Carlisle's Tullie House Museum and Art Gallery is gearing up for the launch of an entirely online festival, created by young people.

The Festival of Hope Carlisle will launch on Monday, and run until August 27.

The festival, which seeks to provide a platform for young creative minds in the area, has been adapted to exist online as a result of the Covid-19 pandemic.

It has been put together by seven young producers, all under the age of 25, all recruited by Tullie House as part of its ongoing in the National Lottery Heritage-funded "Hope Streets" project.

The group, the museum says, feels that creativity is being stripped from their lives, and they want to demonstrate how creative, thoughtful and talented their generation are.

The Festival of Hope had originally been designed as a multi-venue festival, set to take over Carlisle's historic quarter.

However, given the ongoing disruption caused by the coronavirus pandemic, the festival will be broadcast online.

The aim of the festival is to give young people creative control.

The Festival of Hope is an opportunity to test out new approaches, digital platforms, showcase contemporary history and to capture the stories of people who are usually under-represented, in partnership with Tullie House.

Their aim is to reignite the spark of youth culture, bring innovation, improve representation and create a platform for virtual togetherness in a socially isolated world.

One of the creators, Izak, said: "“I’ve always had an affinity towards creating stories and putting familiar feelings into new settings.

"One thing that drives this is representation.

"Being part of the transgender community has put me in a position where we’re hardly given the positive spotlight – that’s long overdue.

"If we're lacking in representation – make it. Become a trailblazer and create the world you want to live in.”

The festival programme includes:

• underREPRESENT – A series of Q&A’s which tackle under- representation and alternative creative careers.

• EMERGE Competition – A Visual Arts Competition for young Cumbrian creatives and an online exhibition.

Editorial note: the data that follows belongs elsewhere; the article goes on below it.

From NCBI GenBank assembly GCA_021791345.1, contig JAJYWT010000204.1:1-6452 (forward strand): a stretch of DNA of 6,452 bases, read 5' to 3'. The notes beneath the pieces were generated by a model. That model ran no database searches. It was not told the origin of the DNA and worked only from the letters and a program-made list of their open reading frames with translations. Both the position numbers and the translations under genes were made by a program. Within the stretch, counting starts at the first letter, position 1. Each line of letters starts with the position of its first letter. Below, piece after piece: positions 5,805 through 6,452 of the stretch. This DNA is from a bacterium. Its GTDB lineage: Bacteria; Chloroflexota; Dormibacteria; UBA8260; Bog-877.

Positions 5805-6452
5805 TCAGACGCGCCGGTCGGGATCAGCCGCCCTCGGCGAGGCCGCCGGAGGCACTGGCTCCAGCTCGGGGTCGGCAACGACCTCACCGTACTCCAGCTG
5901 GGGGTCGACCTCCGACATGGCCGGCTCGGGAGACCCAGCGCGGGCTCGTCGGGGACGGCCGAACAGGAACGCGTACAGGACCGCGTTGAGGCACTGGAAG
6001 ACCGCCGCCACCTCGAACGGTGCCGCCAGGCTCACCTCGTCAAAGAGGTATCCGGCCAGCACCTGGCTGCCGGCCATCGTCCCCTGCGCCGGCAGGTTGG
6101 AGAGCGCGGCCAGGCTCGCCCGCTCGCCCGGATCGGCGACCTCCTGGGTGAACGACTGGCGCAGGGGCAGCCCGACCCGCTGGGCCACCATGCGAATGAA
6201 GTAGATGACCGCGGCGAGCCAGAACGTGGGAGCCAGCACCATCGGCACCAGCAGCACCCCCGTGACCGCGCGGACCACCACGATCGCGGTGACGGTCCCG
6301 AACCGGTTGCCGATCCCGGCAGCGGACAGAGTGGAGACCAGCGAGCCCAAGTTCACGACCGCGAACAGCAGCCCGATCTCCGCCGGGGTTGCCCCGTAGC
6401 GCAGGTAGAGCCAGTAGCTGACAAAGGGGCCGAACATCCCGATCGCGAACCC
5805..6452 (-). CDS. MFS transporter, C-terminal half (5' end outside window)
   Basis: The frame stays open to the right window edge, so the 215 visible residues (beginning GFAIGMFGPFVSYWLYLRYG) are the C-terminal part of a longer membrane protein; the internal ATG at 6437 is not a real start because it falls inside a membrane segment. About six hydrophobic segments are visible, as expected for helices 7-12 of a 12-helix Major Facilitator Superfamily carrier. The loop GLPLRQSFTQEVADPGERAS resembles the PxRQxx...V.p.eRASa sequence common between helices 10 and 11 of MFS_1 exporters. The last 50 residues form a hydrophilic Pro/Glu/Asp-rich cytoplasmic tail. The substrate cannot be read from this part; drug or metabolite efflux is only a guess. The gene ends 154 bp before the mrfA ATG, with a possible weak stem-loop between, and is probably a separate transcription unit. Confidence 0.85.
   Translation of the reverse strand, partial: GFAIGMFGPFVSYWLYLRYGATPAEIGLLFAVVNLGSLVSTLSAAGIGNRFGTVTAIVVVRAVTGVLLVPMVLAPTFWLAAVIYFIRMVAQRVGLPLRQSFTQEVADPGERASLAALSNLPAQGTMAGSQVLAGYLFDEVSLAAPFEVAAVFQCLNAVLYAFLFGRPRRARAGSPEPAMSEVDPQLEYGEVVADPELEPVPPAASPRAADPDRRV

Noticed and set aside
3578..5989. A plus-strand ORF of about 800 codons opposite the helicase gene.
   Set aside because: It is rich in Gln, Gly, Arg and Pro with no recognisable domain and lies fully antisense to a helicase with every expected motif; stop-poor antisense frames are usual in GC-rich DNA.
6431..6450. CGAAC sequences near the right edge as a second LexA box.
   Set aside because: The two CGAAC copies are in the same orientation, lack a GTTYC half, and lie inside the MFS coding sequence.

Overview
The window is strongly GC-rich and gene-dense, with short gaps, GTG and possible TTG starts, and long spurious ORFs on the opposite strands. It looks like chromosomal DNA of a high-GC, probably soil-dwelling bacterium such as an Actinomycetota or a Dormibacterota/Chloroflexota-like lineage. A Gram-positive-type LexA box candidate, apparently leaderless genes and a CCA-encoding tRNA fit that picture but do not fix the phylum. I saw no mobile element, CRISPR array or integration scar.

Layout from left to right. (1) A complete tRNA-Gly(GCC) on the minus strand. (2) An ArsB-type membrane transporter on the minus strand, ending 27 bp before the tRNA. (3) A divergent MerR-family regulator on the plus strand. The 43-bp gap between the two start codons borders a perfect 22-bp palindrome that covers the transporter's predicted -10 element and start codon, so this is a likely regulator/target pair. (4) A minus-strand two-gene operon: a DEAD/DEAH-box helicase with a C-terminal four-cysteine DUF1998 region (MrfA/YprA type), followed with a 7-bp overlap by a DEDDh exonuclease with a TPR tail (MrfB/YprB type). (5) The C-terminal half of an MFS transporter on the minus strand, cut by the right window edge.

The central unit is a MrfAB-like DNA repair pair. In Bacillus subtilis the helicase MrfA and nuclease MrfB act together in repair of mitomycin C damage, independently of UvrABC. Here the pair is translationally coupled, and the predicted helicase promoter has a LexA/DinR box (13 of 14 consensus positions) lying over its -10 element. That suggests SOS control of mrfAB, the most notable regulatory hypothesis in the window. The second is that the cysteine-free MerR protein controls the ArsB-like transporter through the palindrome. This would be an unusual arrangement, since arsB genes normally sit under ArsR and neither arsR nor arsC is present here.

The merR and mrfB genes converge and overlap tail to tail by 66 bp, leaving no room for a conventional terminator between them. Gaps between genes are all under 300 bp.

• LIVE & LOUD - A local Rock, Metal and Punk history showcase in the form of a Scuzz-style TV show.

• Culture of Freedom – A documentary about young people and the different cultures hidden within the city.

• Hannah Recommends – A virtual guide using what is around us to learn, discover and create.

• Haunted historical docu-soap - An Animated ghost tour inspired by Carlisle past! Could this be the first ever digital ghost walk?

• Empathy X Apathy – A Hip-Hop EP release telling a personal story of Empathy and Apathy.

• ARTIFICE – An immersive, anti-digital public art installation in a pop-up location.

Lindsey Atkinson, community and young person coordinator at Tullie House, said: “I can whole-heartedly say that this group of creative young people have inspired and pushed the museum into a completely new and exciting direction.

"It's a huge deal to see an established museum hand over control in this way. We have well and truly stepped outside of our comfort zone, which has proven to be a very fun place and exactly where we should be.”

This Festival of Hope project is funded by the National Lottery Heritage fund’s Kick the Dust programme, co-produced by BLAZE arts and managed by Curious Minds.

The Festival of Hope Carlisle is part of a larger cluster of festivals across the north west of England.